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Old February 8 2011, 04:28 PM   #10
Triskelion
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Re: Star Trek: Wildfire

“Oh Baiku, you look good.” She studied his face as he took her hands, this powerful soldier in monk's robes. A face etched with war and serenity, truth, and loss. And, as Trelliq looked upon him now as a woman, she felt her earlier trepidations dissolving away like a molecular transporter pattern. His was a spirit at peace with itself, that quelled her own discomfiture by its very presence. And anchored above this still, bottomless depth like a floating vessel, she sensed the worldwise charm that had beguiled her as a child. Perhaps hidden to any who did not share this particular trait. “In robes?”

“The last time you saw me, I wore the ruined clothes of a soldier of the Resistance. As the Prophets teach: The body is clothed in suffering; the soul, in faith and deed."

She withdrew her hood and let him study her face; the face of a Starfleet Commander, Judge Advocate General, Executive Officer of the Sovereign Starship Resolute, a free Bolian-Bajoran – and a child become woman.

She broke the moment's reflections: “My human colleagues in the JAG Corps have a saying: Worth makes the man. Baiku Ca'al, hero of Nėhrun, victor at Abreneth, Defender of Reuna colony; the man who sheltered my family when we had none. The man who inspired a frightened child and gave her hope. A man – without whom, I, like so many others, would not be alive, let alone free.”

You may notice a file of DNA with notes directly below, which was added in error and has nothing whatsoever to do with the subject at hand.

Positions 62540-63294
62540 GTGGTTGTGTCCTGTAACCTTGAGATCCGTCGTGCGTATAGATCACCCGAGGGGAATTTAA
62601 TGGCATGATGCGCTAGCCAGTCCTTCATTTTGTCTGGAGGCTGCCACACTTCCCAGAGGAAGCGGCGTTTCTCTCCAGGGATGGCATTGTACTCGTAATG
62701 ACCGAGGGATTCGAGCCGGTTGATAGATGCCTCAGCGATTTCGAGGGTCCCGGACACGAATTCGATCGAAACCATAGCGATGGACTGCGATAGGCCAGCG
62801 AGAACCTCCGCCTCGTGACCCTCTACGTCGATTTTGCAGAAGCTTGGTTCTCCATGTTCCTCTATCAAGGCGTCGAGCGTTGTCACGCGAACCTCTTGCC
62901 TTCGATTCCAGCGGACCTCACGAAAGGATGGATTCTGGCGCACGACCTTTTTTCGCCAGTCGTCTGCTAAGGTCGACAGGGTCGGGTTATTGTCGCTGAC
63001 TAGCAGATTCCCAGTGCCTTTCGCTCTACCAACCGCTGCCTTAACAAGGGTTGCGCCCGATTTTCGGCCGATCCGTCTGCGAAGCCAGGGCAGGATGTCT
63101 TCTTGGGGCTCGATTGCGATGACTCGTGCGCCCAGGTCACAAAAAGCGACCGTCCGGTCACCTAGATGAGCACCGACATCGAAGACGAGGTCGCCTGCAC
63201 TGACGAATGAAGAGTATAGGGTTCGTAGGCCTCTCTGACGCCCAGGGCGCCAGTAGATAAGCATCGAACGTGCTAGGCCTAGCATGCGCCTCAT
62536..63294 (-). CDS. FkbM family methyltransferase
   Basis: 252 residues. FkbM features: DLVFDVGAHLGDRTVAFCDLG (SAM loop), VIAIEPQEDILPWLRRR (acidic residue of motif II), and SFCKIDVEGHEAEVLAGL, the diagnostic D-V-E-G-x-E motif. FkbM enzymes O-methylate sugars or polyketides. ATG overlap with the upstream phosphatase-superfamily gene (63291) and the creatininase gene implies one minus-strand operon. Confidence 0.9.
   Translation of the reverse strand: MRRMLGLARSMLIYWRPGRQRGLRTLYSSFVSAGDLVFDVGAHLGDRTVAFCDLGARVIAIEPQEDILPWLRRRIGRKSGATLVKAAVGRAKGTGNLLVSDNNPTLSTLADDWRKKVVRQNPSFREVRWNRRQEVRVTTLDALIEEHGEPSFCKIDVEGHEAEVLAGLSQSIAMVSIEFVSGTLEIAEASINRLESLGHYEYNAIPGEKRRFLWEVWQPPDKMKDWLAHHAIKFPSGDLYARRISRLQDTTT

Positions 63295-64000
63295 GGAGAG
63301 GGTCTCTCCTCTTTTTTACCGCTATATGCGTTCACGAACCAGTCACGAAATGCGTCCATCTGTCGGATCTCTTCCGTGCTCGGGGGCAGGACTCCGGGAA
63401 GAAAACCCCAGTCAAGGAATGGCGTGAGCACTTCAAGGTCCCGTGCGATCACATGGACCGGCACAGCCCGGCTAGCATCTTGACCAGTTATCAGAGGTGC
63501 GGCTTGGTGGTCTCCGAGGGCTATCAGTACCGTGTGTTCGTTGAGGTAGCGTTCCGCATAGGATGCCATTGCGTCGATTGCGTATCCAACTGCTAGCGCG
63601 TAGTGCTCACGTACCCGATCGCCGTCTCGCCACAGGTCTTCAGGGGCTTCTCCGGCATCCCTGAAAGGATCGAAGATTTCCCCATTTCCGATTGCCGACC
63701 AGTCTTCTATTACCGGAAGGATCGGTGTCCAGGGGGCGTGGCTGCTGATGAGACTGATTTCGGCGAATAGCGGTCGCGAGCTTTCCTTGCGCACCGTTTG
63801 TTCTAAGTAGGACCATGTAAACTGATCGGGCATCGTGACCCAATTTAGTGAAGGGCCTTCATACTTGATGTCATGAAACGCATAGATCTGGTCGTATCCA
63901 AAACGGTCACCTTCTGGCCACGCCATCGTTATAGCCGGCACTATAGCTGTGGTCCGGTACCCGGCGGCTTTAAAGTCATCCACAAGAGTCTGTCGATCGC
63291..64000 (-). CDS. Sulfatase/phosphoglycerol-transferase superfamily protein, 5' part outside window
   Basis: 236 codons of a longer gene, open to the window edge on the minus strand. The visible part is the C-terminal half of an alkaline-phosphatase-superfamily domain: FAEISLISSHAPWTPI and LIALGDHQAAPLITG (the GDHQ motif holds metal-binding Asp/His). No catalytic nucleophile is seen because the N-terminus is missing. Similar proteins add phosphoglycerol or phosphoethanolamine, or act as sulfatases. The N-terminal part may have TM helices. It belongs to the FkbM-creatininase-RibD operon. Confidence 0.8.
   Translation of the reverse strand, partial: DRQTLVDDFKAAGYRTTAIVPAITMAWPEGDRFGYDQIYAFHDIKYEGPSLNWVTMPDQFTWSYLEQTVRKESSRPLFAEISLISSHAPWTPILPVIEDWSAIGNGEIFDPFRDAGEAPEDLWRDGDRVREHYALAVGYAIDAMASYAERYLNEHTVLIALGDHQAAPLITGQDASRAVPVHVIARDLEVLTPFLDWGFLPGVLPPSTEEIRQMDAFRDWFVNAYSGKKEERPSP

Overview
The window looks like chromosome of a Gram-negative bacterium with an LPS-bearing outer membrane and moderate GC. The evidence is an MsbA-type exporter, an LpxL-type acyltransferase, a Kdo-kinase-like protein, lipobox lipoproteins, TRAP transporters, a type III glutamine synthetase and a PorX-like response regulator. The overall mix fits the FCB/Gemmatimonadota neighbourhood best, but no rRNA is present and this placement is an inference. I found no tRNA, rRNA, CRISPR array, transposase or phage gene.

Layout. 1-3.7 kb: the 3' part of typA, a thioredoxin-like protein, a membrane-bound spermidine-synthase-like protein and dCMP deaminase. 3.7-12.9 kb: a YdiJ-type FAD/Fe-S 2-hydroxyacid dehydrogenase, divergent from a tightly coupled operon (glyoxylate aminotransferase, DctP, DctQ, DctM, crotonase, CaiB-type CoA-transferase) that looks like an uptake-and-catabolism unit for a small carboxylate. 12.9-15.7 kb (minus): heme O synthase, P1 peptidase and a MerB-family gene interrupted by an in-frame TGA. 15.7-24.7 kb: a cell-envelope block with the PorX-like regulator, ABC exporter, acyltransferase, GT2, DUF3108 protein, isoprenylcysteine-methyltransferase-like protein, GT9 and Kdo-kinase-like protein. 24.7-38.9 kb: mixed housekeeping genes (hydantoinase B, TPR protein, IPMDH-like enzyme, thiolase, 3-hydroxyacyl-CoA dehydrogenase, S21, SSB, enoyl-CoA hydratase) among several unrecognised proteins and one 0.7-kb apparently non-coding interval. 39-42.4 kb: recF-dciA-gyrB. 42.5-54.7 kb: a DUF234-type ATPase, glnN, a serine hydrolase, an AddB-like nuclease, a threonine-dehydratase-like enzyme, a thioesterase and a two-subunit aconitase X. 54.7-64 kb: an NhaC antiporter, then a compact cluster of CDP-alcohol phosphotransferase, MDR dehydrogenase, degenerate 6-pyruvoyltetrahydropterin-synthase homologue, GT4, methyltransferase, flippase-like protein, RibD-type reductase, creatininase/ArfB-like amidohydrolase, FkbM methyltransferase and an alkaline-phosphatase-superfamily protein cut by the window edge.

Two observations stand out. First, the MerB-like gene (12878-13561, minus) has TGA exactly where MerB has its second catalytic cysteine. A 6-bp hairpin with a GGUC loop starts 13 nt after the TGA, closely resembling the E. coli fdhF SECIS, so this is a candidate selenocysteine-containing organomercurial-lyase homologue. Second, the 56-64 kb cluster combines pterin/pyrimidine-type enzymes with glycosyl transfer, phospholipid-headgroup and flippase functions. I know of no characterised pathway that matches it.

“As your family gave me shelter when I had none, and you, Trella, hope, where I had none. And what about you? By your collar I can see you are a defender of the just – as your parents were. I must admit it suits you, Commander Trella. Would that your parents could see you now. I will look upon you on their behalf. You are their greatest hope realized.”




“You would have me accompany you on your starship to seek answers,” said Baiku as they walked among the exotic flora of the manicured hillside. “To help you cut out a poison before it takes root.”

She regarded his robe; “- Yes, Vedek.”

“This untamed wilderness; this haven for the untamed spirit.” He looked at her, and his eyes had her answer. “And if I told you the will of the Prophets would have me remain here? On Bajor?”

“I would ask how you know what the will of the Prophets really is.”

He smiled. “A sound question. However my answer is simpler than that.” He paused on the path and Trelliq turned. “They told me.”

“The Prophets. Told you. With words.”

“In communion with the Orb of Prophecy and Change.”

“The Orb – is here?”

“Yes.” He resumed walking. “In fact, the entire galaxy is here, in this garden. Every question has an answer, and every answer can be found here, in nature. All is connected to this moment, to she who can see.”